The National Assembly has sent the new draft law on demonstrations, which drew criticism upon its approval by the Council of Ministers in October, back to the government for amending after lawmakers took issue with a controversial article, officials said Thursday.
Following a meeting last week between Interior Ministry officials and lawmakers from the National Assembly commissions on the interior and human rights, it was agreed that alterations would be made to article 26 of the draft law, SRP lawmaker and interior commission chairman Yim Sovann said.
Article 26 of the draft law states that if a demonstration turns violent and leads to the destruction of private or public property, the leaders of the demonstration will be held responsible.
In the event that the demonstration leaders are incapable of paying to repair the damage, they will be open to prosecution by the courts.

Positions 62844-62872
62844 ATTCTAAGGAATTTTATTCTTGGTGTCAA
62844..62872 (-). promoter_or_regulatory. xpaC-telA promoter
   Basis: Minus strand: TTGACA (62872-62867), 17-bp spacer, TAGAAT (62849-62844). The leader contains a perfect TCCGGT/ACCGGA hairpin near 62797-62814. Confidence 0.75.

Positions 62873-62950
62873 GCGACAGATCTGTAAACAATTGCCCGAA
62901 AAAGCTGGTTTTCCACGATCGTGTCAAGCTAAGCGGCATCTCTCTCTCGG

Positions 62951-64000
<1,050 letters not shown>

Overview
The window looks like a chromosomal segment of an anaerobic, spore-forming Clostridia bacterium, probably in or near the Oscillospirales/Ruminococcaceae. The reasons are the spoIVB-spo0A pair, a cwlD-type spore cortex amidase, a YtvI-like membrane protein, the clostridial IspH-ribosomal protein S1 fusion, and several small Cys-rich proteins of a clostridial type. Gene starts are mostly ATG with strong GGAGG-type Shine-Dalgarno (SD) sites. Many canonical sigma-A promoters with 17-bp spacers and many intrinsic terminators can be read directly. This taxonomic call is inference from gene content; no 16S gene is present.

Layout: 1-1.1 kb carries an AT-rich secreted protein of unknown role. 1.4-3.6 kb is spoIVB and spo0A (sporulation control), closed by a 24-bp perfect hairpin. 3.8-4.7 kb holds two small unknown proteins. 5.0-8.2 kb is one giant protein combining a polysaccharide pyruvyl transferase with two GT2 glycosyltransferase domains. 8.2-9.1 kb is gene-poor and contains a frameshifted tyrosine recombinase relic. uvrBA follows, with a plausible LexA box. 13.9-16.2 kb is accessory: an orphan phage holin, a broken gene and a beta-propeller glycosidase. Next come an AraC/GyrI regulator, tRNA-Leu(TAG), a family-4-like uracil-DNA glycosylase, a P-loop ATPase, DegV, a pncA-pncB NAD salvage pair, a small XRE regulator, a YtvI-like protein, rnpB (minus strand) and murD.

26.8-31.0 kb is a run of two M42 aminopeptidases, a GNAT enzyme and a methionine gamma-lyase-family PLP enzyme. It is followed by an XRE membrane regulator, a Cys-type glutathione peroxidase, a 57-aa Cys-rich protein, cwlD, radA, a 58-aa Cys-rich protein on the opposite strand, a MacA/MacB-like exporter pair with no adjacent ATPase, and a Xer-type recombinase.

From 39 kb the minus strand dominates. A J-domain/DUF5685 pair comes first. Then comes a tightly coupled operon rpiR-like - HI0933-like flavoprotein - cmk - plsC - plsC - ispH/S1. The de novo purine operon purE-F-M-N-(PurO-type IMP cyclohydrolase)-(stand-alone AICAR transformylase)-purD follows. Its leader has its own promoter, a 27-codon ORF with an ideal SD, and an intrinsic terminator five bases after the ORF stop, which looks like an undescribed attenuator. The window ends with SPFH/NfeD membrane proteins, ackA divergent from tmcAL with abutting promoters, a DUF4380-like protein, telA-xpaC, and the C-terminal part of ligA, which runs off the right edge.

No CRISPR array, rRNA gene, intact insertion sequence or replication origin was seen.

Yim Sovann said that he requested the change because the article was a threat against the freedom to hold a demonstration.
“It is unjust towards the demonstration organizer,” he said, adding that elements opposed to the demonstration could easily create serious trouble for organizers by provoking protestors into violence.
Yim Sovann said that the article is going to be amended so that those who destroy the property and their accomplices will be held to blame. A new phrase has also been added wherein the government will bear the burden of compensation in the event that those who destroyed property cannot be identified.
Interior Ministry Secretary of State Nouth Sa An, who attended last week’s meeting, confirmed that his ministry had agreed to amend the article in the manner Yim Sovann described.
“We have already agreed to make the changes,” he said.
Yim Sovann said that he still had misgivings about the legislation, but added that his commission would not block it from going to a vote on the Assembly floor once the Interior Ministry returns the amended draft.